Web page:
Requiring trans runners to provide evidence of being transgender (i.e. medical documentation) can be traumatizing for a community that is already victim to rampant physical violence and societal discrimination. Being asked to provide proof that one’s gender is different to their sex assigned at birth can trigger dysphoria, threaten the level of safety often provided by “passing”, and remind trans people of difficult experiences of having to prove they were suffering enough to warrant gender-affirming care. For trans people who have not medically transitioned, there may not be any “evidence” at all.
Having policies considering the existence of trans runners is a step in the right direction. However, inclusive policies cannot ensure fairness for trans runners if they are based in skepticism about trans identities and bodies. When trans people say who they are, they deserve to be believed without question.
An equitable future requires action from both cisgender and transgender runners. It requires connection, collective action and communication amongst and across organizations and communities.
To understand what fairness means for transgender runners, cisgender runners must educate themselves about trans experiences and challenge those who spread skepticism and discriminatory ideas about trans people. This article can serve as a starting point for that educational journey, but more learning must follow.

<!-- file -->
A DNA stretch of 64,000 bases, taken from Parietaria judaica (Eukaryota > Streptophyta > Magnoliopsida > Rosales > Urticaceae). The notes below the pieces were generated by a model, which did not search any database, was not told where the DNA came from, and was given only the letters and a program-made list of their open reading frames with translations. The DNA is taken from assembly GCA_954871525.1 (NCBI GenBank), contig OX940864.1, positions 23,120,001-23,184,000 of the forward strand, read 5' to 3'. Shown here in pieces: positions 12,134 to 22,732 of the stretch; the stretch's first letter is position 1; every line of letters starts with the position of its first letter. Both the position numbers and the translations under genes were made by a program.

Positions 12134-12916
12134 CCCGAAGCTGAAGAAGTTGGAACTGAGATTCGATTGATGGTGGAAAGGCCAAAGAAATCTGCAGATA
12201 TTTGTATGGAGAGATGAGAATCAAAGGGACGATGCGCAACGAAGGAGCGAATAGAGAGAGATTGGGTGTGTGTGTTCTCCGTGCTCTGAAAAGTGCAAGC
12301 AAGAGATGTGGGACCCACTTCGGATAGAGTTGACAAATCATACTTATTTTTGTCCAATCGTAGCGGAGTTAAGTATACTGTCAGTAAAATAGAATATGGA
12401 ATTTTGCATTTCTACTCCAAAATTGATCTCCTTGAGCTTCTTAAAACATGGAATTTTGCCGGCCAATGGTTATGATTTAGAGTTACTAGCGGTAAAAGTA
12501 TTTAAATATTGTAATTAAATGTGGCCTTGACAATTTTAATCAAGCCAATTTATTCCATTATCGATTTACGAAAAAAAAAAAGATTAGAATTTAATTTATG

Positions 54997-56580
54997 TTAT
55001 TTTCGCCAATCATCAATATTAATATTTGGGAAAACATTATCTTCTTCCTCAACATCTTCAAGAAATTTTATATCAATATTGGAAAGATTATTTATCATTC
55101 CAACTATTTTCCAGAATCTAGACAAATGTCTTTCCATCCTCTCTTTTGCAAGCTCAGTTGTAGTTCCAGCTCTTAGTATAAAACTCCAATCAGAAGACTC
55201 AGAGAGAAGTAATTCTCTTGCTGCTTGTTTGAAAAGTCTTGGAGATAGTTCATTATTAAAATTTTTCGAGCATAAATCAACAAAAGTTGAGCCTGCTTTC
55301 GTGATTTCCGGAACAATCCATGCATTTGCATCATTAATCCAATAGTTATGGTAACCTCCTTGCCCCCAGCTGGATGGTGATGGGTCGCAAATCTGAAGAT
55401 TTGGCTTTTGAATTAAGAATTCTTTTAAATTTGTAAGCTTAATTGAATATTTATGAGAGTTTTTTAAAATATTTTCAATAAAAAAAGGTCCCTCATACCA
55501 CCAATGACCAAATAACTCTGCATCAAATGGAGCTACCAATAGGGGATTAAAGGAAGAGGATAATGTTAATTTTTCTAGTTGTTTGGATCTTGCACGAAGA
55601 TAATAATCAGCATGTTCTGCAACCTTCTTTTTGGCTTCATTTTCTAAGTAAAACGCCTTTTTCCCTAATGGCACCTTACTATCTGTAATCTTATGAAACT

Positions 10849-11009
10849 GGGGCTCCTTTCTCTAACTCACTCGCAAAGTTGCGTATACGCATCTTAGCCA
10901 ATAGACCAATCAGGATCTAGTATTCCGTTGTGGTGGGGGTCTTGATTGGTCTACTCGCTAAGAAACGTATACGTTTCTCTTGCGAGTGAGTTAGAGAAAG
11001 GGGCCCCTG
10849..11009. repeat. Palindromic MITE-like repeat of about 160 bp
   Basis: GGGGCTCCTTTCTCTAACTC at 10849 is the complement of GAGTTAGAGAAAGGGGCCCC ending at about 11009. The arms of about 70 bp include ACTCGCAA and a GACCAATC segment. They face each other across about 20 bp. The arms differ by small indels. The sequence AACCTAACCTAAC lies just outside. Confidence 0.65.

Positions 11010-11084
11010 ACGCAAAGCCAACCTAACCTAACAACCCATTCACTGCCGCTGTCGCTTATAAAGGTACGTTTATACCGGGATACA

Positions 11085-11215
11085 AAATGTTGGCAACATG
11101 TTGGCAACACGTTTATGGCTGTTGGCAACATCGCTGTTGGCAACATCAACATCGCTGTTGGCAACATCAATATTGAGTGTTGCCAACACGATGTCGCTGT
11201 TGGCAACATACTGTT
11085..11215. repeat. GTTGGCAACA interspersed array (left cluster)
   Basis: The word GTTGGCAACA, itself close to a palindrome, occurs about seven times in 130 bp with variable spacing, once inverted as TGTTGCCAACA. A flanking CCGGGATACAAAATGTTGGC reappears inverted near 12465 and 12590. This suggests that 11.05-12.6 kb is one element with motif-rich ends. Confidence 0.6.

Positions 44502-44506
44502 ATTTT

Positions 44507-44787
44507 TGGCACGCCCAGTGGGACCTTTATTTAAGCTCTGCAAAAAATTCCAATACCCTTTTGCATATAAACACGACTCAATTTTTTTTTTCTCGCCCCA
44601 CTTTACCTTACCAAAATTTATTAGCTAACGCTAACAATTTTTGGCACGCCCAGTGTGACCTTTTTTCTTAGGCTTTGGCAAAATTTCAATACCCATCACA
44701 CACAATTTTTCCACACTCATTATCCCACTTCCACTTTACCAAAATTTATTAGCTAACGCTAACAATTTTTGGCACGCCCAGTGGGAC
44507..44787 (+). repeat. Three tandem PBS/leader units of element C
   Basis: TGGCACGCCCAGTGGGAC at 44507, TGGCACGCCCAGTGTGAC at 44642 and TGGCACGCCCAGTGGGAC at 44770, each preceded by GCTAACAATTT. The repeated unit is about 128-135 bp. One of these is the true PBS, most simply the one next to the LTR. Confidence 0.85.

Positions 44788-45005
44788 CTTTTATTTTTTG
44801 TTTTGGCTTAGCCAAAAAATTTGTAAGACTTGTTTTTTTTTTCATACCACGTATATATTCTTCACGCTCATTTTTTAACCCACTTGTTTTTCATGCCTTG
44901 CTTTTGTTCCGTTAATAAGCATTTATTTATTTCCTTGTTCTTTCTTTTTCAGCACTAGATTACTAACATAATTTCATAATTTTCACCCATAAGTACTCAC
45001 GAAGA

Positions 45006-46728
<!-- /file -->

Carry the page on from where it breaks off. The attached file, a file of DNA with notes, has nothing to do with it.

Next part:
Cisgender runners, especially race directors or club organizers, need to consult with trans people in creating race policies and procedures–nothing about us without us. Furthermore, the trans people involved in consultation must be from diverse backgrounds. Relying on only white, able-bodied, middle class athletes to give the “trans perspective” ignores the multiple identities and needs that trans people can embody.
And for transgender runners, the message is simple: keep going. Keep imagining brighter running futures. What would the running community look like if trans people were celebrated for their identity? Trans excellence is real and present. We have every right to belong and race without bounds. This is tiring work, and it’s not our community’s sole responsibility to create change. So be sure to take care of yourself and connect with other trans runners and allies. Encourage each other, celebrate wins, and ask the hard questions together. Trans people deserve nothing less than greatness.
Lee (they/he) is a transmasculine person who currently resides in Aotearoa, New Zealand, where they work to support and advocate for the wellbeing and rights of LGBTQIA+ youth. Lee has spent years running–a daily exercise in finding joy, peace and possibility in their body and gender.